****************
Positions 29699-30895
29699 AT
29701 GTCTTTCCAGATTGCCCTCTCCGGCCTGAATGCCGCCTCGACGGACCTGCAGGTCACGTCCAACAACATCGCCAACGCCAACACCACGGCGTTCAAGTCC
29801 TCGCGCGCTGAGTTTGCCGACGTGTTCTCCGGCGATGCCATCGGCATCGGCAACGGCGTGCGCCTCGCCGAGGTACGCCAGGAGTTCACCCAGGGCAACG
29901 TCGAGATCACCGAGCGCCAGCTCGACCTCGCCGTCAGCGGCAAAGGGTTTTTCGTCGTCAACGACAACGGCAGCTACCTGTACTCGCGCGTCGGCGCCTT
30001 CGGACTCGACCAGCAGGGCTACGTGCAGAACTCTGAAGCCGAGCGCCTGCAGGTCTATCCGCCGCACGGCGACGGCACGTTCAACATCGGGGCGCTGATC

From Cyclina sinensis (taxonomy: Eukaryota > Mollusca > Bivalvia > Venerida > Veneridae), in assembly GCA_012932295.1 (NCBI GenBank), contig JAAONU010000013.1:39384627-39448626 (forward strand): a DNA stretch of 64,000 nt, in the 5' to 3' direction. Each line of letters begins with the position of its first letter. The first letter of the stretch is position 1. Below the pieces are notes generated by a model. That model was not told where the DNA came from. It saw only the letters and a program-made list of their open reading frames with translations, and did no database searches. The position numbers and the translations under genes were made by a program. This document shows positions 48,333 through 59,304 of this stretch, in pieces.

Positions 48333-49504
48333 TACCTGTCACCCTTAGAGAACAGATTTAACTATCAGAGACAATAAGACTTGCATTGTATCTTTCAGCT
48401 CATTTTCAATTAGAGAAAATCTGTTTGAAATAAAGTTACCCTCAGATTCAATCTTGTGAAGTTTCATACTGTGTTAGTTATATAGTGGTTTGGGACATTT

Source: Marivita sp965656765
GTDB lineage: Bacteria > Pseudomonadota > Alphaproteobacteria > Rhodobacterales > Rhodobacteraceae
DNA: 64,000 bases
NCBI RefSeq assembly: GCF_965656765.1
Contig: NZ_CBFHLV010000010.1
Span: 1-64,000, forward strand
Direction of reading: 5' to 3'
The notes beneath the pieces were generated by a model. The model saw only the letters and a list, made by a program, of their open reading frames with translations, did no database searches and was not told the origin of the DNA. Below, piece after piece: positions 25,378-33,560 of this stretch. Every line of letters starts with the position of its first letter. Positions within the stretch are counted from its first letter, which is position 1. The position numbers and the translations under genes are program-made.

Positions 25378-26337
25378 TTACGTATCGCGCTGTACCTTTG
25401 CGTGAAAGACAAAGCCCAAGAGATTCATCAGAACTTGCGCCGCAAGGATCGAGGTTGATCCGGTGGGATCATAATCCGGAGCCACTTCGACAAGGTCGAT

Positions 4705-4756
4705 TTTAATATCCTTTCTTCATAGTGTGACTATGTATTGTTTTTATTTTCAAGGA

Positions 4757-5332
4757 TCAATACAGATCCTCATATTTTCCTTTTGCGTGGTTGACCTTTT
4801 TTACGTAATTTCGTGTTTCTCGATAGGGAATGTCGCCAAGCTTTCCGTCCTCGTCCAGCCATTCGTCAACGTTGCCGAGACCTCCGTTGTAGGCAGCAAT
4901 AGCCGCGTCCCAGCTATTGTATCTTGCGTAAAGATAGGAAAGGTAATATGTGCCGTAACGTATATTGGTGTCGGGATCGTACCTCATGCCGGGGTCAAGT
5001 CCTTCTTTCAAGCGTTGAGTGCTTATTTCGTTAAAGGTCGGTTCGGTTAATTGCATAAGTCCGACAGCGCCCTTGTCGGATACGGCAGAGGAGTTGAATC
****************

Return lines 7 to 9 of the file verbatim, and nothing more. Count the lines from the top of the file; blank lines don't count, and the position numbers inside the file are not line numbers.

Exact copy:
From Cyclina sinensis (taxonomy: Eukaryota > Mollusca > Bivalvia > Venerida > Veneridae), in assembly GCA_012932295.1 (NCBI GenBank), contig JAAONU010000013.1:39384627-39448626 (forward strand): a DNA stretch of 64,000 nt, in the 5' to 3' direction. Each line of letters begins with the position of its first letter. The first letter of the stretch is position 1. Below the pieces are notes generated by a model. That model was not told where the DNA came from. It saw only the letters and a program-made list of their open reading frames with translations, and did no database searches. The position numbers and the translations under genes were made by a program. This document shows positions 48,333 through 59,304 of this stretch, in pieces.

Positions 48333-49504
48333 TACCTGTCACCCTTAGAGAACAGATTTAACTATCAGAGACAATAAGACTTGCATTGTATCTTTCAGCT